Would you be happy if you fought the last boss in a game, then it killed everyone and the game ended? Then you found out that's actually the intended ending? No?

Then Shakespeare wouldn't have been a good game designer. :P

docbox1567:
... there isn't a chance in hell that he would skip writing plays or movies for a chance to make video games, the lesser story telling art form there is right now (because game stories can't compete at all with movies or plays). [emphasis added]

I call foul on account of Final Fantasy VII, Mass Effect (1 and 2), Bioshock, Final Fantasy VI, Okami, Chrono Trigger, Final Fantasy X, Legend of Zelda: Ocarina of Time, and many, many more games that have surpassed all other forms of storytelling due to their use of interactivity.

In short: no offense, but I disagree. Strongly.

Jaredin:

TheDoctor455:
Hmm... if Shakespeare were a modern developer... at least we might be able to get away from the "five dollar writers" that the industry keeps using.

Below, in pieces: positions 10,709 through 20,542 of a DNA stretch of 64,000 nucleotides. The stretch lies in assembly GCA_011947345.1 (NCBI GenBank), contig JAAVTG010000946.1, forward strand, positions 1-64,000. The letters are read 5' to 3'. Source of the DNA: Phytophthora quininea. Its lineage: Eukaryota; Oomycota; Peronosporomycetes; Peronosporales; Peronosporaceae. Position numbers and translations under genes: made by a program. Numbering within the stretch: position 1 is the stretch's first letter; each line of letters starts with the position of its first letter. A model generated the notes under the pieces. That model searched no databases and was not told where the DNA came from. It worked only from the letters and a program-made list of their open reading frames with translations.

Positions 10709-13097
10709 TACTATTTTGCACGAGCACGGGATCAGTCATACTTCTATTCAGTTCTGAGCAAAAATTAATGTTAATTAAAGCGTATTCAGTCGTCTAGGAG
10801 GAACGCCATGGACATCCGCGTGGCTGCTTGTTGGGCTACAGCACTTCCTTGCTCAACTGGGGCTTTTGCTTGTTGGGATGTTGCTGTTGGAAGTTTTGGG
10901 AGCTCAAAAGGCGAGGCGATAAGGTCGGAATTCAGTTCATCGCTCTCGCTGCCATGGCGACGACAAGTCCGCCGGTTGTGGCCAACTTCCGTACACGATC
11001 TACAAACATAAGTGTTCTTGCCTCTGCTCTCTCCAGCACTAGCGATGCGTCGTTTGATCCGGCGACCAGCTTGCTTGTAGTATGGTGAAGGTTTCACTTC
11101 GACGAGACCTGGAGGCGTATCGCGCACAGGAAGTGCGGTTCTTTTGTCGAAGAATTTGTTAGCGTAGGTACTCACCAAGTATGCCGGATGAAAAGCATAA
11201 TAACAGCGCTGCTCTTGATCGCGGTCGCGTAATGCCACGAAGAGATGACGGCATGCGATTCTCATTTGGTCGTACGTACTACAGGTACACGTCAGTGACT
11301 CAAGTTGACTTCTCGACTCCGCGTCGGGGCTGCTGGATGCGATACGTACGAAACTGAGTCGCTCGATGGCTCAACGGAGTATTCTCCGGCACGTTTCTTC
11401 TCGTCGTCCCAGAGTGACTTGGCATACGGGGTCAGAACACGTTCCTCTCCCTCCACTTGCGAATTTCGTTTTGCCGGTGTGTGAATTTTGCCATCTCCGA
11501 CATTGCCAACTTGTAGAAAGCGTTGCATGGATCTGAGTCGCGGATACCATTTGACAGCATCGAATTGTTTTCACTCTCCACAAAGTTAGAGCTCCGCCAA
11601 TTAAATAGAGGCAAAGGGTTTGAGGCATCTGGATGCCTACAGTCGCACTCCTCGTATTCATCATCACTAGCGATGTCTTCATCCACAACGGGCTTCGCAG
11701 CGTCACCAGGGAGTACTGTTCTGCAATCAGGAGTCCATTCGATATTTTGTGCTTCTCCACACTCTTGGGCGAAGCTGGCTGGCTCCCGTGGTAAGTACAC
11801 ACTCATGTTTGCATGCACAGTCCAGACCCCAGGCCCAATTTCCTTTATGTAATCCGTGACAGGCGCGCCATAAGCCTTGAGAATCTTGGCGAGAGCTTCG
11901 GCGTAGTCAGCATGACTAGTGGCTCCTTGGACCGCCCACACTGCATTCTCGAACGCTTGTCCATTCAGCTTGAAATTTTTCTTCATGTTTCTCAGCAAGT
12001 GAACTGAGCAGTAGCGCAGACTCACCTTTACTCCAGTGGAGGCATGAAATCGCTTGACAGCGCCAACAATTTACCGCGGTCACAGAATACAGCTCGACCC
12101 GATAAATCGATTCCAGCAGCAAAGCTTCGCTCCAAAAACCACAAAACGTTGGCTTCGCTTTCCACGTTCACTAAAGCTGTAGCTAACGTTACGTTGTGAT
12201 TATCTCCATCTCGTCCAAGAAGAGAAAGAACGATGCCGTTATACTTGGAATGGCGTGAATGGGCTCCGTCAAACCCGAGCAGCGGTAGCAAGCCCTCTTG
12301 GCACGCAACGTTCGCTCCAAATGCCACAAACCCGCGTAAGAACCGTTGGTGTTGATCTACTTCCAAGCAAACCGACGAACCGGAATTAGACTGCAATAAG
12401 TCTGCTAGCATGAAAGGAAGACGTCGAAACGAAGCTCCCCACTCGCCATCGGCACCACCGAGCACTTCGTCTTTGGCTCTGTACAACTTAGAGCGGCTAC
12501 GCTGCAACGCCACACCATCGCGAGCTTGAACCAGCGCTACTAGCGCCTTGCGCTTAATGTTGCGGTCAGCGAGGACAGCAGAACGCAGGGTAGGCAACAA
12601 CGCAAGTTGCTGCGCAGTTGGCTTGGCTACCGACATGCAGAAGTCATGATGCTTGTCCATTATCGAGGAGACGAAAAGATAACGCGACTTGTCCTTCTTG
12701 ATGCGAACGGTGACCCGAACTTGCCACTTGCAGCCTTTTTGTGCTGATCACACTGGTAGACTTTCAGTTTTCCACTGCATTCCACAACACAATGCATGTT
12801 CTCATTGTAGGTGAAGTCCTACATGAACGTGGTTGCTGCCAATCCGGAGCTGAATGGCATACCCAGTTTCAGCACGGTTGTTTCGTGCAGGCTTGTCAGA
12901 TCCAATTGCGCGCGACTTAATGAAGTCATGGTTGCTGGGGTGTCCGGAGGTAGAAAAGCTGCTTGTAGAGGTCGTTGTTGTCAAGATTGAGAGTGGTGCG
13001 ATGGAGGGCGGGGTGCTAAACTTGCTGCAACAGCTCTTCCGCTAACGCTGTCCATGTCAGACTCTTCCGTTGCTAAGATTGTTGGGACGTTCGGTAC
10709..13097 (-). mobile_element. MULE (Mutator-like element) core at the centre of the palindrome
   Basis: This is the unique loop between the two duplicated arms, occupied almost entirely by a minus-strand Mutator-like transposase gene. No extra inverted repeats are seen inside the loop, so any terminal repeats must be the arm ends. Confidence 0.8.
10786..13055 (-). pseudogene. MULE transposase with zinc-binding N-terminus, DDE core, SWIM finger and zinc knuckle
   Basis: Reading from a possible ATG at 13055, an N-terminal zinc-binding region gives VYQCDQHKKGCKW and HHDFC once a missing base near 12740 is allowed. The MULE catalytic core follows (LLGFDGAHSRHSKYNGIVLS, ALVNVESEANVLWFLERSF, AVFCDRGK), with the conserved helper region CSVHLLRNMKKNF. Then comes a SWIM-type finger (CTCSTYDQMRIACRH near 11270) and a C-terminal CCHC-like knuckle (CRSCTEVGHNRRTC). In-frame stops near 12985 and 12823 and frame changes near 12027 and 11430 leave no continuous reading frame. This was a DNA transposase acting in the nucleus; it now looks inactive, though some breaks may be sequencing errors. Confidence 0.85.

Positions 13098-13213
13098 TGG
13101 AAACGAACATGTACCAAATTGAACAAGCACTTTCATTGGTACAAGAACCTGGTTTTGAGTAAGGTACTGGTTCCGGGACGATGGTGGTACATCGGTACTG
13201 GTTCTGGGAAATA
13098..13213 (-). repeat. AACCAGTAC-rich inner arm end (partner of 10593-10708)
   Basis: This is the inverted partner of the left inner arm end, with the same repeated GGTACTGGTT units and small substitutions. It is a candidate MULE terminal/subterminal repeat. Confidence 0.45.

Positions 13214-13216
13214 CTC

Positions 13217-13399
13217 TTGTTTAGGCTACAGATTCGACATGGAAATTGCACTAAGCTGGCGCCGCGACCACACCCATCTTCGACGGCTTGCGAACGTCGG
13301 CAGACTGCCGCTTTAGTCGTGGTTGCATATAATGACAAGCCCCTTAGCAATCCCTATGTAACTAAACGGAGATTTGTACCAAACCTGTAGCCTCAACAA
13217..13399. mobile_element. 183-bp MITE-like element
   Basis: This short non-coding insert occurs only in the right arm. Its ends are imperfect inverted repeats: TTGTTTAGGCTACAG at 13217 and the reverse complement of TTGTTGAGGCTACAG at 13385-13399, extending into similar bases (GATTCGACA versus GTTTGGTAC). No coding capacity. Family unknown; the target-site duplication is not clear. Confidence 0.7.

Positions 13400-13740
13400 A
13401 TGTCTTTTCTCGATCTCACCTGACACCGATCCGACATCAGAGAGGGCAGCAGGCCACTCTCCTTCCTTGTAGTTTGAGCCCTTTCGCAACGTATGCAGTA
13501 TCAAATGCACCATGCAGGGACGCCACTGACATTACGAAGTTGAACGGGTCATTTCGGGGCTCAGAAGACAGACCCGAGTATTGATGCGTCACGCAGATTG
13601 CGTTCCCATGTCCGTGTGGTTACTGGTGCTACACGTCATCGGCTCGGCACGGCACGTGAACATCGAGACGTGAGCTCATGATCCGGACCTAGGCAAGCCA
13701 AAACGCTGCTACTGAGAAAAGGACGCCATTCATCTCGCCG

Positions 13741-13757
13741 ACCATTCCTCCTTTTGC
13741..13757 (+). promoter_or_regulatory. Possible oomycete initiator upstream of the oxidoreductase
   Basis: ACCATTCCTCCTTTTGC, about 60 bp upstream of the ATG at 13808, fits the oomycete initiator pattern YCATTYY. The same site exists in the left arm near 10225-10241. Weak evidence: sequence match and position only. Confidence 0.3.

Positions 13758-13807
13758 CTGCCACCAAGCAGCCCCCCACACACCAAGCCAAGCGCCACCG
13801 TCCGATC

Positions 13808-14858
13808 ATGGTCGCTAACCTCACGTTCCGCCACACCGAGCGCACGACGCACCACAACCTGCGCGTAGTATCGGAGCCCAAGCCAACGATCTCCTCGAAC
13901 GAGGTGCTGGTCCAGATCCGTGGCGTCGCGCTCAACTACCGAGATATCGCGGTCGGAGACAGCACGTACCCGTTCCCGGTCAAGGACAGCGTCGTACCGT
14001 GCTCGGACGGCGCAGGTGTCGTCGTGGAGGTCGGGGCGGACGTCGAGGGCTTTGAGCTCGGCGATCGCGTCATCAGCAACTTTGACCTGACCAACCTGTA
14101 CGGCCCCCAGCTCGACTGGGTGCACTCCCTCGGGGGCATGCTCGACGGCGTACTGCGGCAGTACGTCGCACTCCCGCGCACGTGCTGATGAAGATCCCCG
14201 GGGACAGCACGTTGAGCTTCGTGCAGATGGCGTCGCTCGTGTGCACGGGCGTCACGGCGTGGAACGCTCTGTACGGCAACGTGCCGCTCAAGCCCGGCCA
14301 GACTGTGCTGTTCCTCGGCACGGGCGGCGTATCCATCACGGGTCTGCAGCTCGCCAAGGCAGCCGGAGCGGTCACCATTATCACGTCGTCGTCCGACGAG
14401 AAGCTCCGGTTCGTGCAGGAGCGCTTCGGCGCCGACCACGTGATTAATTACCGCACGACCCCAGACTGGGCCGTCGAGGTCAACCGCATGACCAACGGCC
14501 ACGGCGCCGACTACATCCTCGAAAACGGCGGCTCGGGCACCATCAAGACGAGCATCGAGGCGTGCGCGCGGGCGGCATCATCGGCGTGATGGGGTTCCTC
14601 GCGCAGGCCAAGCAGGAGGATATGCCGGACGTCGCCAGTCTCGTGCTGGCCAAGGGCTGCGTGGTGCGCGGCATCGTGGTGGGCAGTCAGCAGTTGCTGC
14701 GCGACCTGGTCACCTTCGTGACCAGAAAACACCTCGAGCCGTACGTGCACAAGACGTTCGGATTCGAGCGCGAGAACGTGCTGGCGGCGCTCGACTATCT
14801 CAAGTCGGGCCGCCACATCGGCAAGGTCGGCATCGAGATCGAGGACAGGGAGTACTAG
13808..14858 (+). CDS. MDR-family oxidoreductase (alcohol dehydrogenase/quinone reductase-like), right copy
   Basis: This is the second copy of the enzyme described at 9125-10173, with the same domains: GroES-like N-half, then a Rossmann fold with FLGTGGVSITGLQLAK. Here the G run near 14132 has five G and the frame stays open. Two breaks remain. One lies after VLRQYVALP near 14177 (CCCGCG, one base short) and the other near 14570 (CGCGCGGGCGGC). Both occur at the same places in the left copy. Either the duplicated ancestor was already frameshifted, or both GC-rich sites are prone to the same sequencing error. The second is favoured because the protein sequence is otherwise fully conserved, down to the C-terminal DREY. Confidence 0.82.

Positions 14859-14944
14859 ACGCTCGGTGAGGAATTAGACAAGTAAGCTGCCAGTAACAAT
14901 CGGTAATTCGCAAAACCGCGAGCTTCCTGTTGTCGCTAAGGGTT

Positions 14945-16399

And we would also get some pretty heavy storylines too, as well with great dialogue I bet

Ok, my good man... where would we find the voice actors good enough to pull off Shakespeare level dialogue. Actually pay good people? Nothenkee. Beyond that... his games would be massive wall o'texts every time I turned a corner and stabbed a sentry to death. he can stay dead, or at least writing things more suited to his (admittedly brilliant) style.

sidereal_day:
If Shakespeare was alive to day he would be a playwright. There's really no reason to think otherwise -- plays still exist, and people still go to them.

True plays are still in existence, but they are in no way the populist medium that plays were back then. The play nowadays is considered much more for the middle and upper classes, whereas everyone watched plays in Shakespeare's day.